Given the choice and the money, most of us would prefer the floors of our domicile to be covered in $200-a-yard, plush, wall-to-wall, antique Bokharas or delicate Aubussons.
Most of us, however, have spouses, children, pets or don't pick up as often as we should, and have no one who comes in to vacuum every day. So our floors are covered with humbler material, such as rag rugs, hand-me-downs or fake Orientals.
And, then, some of us have beautiful wooden floors that are set off simply by throw rugs.
But just because the materials are unassuming, they needn't be drab, dull or ugly.
In the past five years, thanks to new technology, the color, texture and durability of inexpensive rugs have all improved, according to Kathryn Sellers, director of communications for the Rug and Carpet Institute, a trade group based in Dalton, Ga. "There were always rugs in the market that were inexpensive, but they were ugly, and the colors were garish."
Some of the rugs use transfer-printing techniques -- think of those door mats or kitchen floor mats that look like watercolors -- to produce bright, clear images. Most new rugs are woven, Sellers says, and loom technology means the patterns can be extremely complex.
Many of the new inexpensive rugs are made of cotton, though nylon, polypropylene and basket-type natural materials such as reed and sisal are also being used. The rugs are not large -- 4 feet by 6 feet is about the biggest size. Most of them are washable, but some have to be dry-cleaned. Prices often range from $4.99 to $140.
Another trend driving the market is the expansion of mass marketers into new areas; in the past couple of years alone, Baltimore has seen the arrival of Target, Waccamaw's HomePlace, and Bed Bath & Beyond. They join the "oldsters" such as IKEA and Pier 1, all of which sell affordable, attractive rugs.
Whatever the reason, rugs of all types are among the fastest growing segment of the market, Sellers says, because "the fashion is to use more hard [floor] surfaces in homes." However, she said, "people realized that they missed the softness and quietness [of carpet], so rugs are the natural choice."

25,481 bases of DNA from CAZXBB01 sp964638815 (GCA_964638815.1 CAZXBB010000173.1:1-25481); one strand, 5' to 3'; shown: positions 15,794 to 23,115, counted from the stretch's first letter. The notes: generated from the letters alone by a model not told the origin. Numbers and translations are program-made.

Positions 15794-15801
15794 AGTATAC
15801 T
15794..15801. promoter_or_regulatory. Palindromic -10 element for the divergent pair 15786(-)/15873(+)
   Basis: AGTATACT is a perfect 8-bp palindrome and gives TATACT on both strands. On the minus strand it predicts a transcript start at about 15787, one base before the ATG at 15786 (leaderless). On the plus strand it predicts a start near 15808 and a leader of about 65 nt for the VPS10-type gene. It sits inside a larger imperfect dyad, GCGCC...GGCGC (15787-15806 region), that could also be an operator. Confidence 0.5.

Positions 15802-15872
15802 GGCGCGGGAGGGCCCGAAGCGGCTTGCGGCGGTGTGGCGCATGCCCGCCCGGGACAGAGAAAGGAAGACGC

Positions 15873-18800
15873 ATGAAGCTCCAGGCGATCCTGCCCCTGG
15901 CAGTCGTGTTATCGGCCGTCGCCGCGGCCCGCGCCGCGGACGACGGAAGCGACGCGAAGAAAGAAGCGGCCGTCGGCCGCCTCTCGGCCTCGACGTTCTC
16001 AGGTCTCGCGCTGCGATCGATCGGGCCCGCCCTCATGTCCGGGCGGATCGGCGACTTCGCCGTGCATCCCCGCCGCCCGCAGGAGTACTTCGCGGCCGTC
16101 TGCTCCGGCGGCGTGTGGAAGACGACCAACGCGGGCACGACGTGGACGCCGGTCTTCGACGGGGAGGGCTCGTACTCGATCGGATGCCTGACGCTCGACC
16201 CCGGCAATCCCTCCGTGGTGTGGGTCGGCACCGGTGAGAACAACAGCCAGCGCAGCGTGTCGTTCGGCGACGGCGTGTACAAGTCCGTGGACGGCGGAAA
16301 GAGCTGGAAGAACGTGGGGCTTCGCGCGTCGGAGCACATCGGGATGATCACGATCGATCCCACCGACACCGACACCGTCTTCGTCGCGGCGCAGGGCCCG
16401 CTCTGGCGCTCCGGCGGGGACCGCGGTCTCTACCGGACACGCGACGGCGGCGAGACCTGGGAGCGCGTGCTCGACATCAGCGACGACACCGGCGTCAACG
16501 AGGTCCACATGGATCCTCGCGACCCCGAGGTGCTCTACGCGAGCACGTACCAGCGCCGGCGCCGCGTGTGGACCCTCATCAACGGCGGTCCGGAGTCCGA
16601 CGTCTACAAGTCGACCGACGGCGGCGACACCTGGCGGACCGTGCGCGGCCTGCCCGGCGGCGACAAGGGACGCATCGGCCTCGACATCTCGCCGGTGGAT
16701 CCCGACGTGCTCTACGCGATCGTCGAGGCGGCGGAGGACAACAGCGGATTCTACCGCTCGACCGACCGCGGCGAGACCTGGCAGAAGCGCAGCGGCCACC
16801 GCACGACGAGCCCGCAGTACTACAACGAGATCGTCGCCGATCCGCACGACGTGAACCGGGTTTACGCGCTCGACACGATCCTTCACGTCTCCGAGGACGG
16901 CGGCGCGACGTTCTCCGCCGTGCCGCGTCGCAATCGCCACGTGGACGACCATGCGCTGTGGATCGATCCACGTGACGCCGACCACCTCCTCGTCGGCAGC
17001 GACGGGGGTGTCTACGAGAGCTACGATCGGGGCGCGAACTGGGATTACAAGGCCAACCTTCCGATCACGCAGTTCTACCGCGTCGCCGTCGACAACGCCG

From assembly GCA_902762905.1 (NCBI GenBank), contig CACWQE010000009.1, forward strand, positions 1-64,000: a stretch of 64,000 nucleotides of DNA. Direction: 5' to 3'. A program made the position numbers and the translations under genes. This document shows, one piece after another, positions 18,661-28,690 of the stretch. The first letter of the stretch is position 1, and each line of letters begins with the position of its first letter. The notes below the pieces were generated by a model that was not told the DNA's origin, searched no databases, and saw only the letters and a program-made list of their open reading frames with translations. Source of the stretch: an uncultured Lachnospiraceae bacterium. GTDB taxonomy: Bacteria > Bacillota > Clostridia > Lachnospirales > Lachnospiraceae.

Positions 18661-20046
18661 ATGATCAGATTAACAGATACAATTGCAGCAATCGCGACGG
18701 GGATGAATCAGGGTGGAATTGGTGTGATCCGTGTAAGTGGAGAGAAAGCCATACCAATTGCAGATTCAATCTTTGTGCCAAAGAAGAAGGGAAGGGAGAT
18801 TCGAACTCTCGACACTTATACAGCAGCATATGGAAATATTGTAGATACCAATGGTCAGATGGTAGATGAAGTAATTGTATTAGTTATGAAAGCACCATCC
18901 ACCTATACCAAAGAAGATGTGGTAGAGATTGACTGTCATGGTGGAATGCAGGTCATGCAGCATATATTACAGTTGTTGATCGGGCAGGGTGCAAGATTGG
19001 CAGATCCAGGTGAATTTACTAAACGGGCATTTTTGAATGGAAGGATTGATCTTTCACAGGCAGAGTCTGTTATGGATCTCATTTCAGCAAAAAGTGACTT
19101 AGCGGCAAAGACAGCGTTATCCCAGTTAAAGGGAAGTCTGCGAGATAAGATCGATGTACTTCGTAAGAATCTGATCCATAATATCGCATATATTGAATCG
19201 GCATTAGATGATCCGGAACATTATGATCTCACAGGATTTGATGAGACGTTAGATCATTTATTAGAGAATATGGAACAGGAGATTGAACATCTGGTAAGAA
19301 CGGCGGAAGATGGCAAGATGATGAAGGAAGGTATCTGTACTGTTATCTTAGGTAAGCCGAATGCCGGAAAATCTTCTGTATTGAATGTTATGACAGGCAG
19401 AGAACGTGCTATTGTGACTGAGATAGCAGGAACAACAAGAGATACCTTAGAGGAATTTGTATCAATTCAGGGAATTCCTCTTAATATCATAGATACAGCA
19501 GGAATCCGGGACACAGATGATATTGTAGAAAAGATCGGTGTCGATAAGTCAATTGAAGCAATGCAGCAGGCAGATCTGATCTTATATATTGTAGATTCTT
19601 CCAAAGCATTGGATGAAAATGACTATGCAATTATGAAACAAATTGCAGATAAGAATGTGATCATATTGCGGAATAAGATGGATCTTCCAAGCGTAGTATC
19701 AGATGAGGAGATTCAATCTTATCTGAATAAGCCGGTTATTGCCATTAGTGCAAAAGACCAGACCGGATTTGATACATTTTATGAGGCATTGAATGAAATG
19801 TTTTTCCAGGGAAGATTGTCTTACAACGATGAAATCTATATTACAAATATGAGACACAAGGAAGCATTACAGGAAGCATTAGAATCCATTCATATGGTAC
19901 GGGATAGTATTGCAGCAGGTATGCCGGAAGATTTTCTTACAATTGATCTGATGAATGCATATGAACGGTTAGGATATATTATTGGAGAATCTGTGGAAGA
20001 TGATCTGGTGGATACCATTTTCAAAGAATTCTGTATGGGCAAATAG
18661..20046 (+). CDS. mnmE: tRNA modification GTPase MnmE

Designer Kathleen Jeschke, of the Purple Door shop and design service in Ellicott City, says one trend she's seen is using hard flooring, usually wood, in children's rooms, and covering that with throw rugs. "They're especially good for anyone with an allergy," she says. "They're soft underfoot, but they can be taken up periodically and shaken out or cleaned."
The rugs are also good for "seasonal decorating," Jeschke says. In her kitchen, she uses dark rugs in the winter and brighter ones in the summer. "They're good where you need a splash of color," she says, "and you're willing to change them when they're ratty. You can get a fun look."
Among our favorites, discovered in a brief tour of some area shops, were some very pretty Oriental/Aubusson-inspired designs in glowing antique colors at Bed Bath & Beyond. At IKEA, we especially liked the hand-knotted Tibetan-style rugs ($99 for a 4-feet-by-6-feet size).
And at Pier 1, there was a rug any boomer could love: woven of strips of blue-jean denim and tied with fiber string. They'd be great with your lava lamp and your Jimi Hendrix poster. Or -- as with all of these bright, informal floor decorations -- in a casual dining area, or anywhere at all in a beach house.
What the knowledgeable buyer considers
What makes a bargain rug? Here are some things to think about when you're shopping.
* Is the design good? Usually the simpler the better, but some of the Tibetan-style, kilim (flat-woven) and antique-inspired rugs can be visually complex.
* What's it made of? This matters because of durability and washability. Hundred-percent-cotton rugs are softer than polypropylene or basket-type materials such as rush, and they're usually hand- or machine-washable. However, they do fray and wear out, and they will fade with repeated washing. The synthetics will probably last another millennium, and some of them are washable. Wool is usually considered the best material for "quality" rugs. It's durable, but not washable.
* Can I count on it? Read everything on those annoying tags sewn into the rug -- the ones you'll cut off when you get home. They're usually pretty informative about washability and wearability. They'll tell you what the rug is made of, where it was made, and how to clean it. (If you didn't believe in the global nature of our economy, discovering where these things are made will make a believer of you.)
* Will I still love it in the morning? Generally, rugs are there to complement other furnishings, not to compete with them for attention. Think about where you plan to put the rug. There are enough choices in the lower price lines to fit any style. (Of course, you can always do what I did: I bought a rug I loved and redid my bedroom to go with it.)